FIG Peer Review Journal


A Planning Model to Incorporate Socially-Based Tenure Principles into Mainstream Planning, (9267)

David Goodwin and James Berghan (New Zealand)
Dr David Goodwin
Senior Lecturer
University of Otago
School of Surveying
School of Surveying
University of Otago, P.O. Box 56,
New Zealand
Corresponding author Dr David Goodwin (email: david.goodwin[at], tel.: +64 3 4796540)

[ abstract ] [ paper ] [ handouts ]

Published on the web n/a
Received 2017-10-08 / Accepted n/a
This paper is one of selection of papers published for the FIG Congress 2018 in Istanbul, Turkey and has undergone the FIG Peer Review Process.

FIG Congress 2018
ISBN n/a ISSN 2308-3441
URL n/a


The best-planned housing developments, with optimally designed and built houses, may nonetheless fail as viable communities. A possible contributing factor is the manner in which individualised tenure systems tend to divorce land rights from social responsibilities. Recognising this, some Māori planning initiatives in New Zealand have sought to re-introduce key communal or socially-based tenure principles to the planning equation. For example, that of emphasing broad aspects of wellbeing, and of establishing meaningful relationships with stakeholders throughout the development process. This paper begins by contrasting the inherent strengths and weaknesses of socially-based tenure and individualised tenure, then considers the implications on land tenure when the strand of land rights is separated from the strand of interpersonal rights or social responsibilities. The paper goes on to describe early progress on a research project planned to run for approximately two more years, which sets out to describe the aspirations and complex factors involved in such Māori planning initiatives and the degree to which they are succeeding. The research also considers extra-ordinary agreements that provide “work around” solutions to cater for Māori land-right preferences that are not currently provided for by off-the-shelf cadastral options. Two case studies are discussed, a village project located in Hamilton, and a community development located in Kaitaia. These cases were selected for initial analysis based on their documented use and adoption of one or more core social tenure principles, as well as for having demonstrated positive social outcomes over a sustained period of time. The paper establishes a theoretical context and rationale for building socially-based tenure principles into contemporary planning, with a suitable legislative framework, and concludes that transferable lessons and approaches could result.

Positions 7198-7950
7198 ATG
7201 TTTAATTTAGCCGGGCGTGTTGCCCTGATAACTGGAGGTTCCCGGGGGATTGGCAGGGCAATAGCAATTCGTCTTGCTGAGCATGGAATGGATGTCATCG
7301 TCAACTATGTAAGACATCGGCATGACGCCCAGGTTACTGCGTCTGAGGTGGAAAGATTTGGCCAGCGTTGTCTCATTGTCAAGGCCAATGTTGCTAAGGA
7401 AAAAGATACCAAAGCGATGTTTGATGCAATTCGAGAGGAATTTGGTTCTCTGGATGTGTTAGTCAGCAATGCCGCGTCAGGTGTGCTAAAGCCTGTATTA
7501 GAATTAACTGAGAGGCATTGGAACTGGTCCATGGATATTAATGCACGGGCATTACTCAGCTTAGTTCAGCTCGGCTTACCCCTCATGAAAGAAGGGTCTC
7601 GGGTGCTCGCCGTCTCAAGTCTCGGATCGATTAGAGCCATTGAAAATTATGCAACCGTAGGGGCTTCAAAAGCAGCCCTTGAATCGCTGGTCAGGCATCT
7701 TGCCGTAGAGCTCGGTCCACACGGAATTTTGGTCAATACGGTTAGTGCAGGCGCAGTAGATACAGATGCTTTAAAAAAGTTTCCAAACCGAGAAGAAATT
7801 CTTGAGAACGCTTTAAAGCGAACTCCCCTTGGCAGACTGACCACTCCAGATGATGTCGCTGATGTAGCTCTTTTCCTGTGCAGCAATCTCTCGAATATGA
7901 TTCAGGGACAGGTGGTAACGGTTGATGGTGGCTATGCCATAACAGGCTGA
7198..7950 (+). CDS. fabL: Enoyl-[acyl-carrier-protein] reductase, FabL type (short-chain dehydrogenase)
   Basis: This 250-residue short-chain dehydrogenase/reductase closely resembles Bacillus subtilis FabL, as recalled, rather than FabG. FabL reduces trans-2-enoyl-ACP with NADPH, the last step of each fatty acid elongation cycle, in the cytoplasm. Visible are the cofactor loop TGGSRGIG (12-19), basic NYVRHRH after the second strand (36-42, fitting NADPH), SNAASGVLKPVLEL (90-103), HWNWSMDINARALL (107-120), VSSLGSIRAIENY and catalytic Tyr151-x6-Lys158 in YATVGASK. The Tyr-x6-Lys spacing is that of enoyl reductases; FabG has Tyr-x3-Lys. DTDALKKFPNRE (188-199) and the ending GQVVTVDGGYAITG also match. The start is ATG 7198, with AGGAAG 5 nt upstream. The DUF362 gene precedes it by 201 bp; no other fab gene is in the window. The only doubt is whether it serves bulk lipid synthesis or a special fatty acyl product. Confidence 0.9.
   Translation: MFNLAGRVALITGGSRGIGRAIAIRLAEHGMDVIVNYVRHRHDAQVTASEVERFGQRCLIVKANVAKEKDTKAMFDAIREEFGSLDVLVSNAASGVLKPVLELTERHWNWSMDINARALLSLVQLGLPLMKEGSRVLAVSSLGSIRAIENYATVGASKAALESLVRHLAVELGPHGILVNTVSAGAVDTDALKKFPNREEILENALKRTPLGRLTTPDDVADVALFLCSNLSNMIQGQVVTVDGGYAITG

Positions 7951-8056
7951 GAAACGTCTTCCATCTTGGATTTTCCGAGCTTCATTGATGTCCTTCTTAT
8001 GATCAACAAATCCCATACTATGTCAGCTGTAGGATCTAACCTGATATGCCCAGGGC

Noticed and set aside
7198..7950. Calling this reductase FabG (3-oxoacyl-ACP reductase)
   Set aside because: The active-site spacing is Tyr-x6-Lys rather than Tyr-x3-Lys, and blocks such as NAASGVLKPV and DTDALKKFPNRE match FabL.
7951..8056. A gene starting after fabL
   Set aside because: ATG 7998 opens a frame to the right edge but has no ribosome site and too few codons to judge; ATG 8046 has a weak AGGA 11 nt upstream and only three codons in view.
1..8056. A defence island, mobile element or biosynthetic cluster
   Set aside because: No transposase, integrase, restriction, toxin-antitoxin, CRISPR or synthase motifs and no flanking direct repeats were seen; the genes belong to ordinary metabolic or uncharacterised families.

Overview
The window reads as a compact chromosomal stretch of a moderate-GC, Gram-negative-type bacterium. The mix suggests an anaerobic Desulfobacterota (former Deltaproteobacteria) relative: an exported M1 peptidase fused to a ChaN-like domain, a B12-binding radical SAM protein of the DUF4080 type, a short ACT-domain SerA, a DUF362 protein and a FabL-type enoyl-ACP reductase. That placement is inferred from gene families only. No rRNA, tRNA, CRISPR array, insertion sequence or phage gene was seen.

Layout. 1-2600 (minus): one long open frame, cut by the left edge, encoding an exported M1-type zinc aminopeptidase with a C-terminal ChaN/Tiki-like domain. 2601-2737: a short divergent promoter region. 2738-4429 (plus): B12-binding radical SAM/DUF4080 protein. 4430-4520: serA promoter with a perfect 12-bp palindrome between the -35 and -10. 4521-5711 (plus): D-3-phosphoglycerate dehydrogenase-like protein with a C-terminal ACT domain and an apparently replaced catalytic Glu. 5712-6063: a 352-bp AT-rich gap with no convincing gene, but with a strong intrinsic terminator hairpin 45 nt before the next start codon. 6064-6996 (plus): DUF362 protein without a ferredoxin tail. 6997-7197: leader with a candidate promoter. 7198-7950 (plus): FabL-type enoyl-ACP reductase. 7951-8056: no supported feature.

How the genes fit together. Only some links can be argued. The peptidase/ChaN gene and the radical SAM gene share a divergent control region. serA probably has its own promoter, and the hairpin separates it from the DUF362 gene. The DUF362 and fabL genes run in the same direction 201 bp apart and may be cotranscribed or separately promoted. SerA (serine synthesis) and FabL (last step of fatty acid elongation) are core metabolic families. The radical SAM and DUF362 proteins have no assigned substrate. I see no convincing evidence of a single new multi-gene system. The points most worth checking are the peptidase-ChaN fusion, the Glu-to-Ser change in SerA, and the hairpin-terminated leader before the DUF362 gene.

Keywords: Cadastre; Spatial planning; Urban renewal; Affordable housing; Socially-based land tenure